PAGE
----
FROM SH3,250 TO SH3,700

Wheat prices go up by Sh450 per 90kg bag

Agriculture CS Peter Munya says change won't affect cost of bread

In Summary

• Agriculture CS Peter Munya said the changes have taken into account the cost of production and importation. 

Workers arrange bags of wheat in a godown at the Mombasa port
IMPORTS: Workers arrange bags of wheat in a godown at the Mombasa port
Image: FILE
A wheat farm in Timau, Meru county
DOWNSIDE: A wheat farm in Timau, Meru county
Image: FILE

Wheat prices will this year rise by Sh450 on account of the cost of production and importation.

That means farmers will earn a minimum of Sh3,700 per 90kg bag compared to last year’s price of Sh3,250.

Agriculture CS Peter Munya said the ministry meets with wheat farmers and millers to agree on the pricing every year.

He said the price increase took into account the cost of production and importation. 

Munya said they arrived at the price of Sh3,700 for a 90kg bag of grade one wheat after discussions with the Cereal Millers Association and wheat farmers under the Cereal Growers Association.

He spoke on Monday.

Grade two will cost Sh3,600 while other lower grades will be bought on the basis of a willing buyer-willing seller. The price is for the period between July 2021 and June 2022.

Farmers were asking for the price of Sh4,300 but the CS said they had to take into account many issues including the cost of production and importation.

“But we also agreed that moving forward, we will work on a formula that determines the price of wheat taking into account the cost of production and cost of importing. This will be done instead of holding the annual discussions to agree on a price,” Munya said.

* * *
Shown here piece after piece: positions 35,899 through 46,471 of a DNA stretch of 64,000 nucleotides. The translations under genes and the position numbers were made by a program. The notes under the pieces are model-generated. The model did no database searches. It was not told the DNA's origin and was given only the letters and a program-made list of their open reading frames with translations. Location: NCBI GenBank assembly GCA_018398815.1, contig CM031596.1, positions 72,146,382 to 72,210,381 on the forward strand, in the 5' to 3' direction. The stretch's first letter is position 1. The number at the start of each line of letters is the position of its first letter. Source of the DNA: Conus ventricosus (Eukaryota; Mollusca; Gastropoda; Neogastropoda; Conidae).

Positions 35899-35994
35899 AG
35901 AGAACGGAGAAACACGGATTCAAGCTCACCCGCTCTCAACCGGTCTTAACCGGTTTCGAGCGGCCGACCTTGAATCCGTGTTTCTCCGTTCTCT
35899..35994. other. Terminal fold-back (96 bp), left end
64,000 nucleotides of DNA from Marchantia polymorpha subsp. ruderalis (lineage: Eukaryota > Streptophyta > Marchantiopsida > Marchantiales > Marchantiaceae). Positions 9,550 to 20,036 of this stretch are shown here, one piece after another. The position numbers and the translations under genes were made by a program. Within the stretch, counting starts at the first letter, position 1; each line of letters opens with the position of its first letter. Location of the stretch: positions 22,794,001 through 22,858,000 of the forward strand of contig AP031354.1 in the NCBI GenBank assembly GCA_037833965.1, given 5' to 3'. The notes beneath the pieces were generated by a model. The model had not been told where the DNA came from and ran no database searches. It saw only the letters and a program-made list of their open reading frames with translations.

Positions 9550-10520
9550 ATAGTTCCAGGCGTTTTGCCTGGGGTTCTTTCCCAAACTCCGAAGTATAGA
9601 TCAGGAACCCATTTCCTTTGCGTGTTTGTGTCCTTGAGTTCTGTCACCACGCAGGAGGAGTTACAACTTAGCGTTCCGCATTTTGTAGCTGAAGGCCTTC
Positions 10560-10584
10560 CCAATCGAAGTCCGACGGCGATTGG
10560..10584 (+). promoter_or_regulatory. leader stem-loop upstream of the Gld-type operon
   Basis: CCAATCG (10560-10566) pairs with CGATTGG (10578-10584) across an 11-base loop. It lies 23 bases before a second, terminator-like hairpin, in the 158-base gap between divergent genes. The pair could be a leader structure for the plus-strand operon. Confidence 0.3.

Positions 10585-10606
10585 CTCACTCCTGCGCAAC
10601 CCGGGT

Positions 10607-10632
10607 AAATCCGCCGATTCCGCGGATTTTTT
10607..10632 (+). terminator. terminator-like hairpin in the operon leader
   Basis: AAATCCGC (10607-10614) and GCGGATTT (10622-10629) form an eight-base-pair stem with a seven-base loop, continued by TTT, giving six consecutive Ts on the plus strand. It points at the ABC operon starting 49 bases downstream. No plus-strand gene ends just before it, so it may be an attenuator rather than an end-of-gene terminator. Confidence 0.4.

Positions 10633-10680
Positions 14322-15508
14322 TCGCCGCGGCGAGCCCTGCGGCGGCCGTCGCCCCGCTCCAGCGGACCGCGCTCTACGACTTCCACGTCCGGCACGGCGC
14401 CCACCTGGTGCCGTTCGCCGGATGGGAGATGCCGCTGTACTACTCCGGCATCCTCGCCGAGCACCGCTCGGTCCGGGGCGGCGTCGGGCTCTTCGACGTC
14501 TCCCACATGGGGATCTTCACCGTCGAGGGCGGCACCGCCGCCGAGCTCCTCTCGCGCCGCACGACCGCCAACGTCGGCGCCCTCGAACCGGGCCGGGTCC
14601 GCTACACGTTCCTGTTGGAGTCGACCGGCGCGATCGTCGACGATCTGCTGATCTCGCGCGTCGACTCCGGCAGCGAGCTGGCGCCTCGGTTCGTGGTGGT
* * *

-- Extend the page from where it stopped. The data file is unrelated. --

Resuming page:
He assured Kenyans that this will not affect the cost of bread which is currently at Sh55.

A miller who did not want to be mentioned said last year’s price was at a minimum of Sh3,250, but they ended up buying wheat from farmers for between Sh3,600 and Sh4,000 per 90kg bag.

“Millers have been buying wheat from farmers at premium prices over the last 20 years to help support local farmers. Therefore, there should be a balance in having a price that protects both the farmers and the consumers and not just the farmers. The government should also ensure that the price competes within the East African region,” the miller said.

Munya said local wheat production has been going down and that the bulk of our wheat is imported. We import more than 90 per cent of wheat requirements in the country.

Millers mill 1.8 million bags annually and another 20-25 million bags of wheat are imported annually because Kenya produces soft wheat which has to be blended with hard wheat. Hard wheat forms the bulk of the imports.

“So any delays at the Port of Mombasa as what was experienced last week may affect the market and the consumers,” the miller said.

Cereal Growers Association CEO Anthony Kioko said local farmers produced about 20 per cent of the domestic whet demand, which was about 270,000 tonnes.

He said the bulk of wheat consumed in Kenya is imported mainly from Russia, Ukraine and South America.

 

Edited by P.O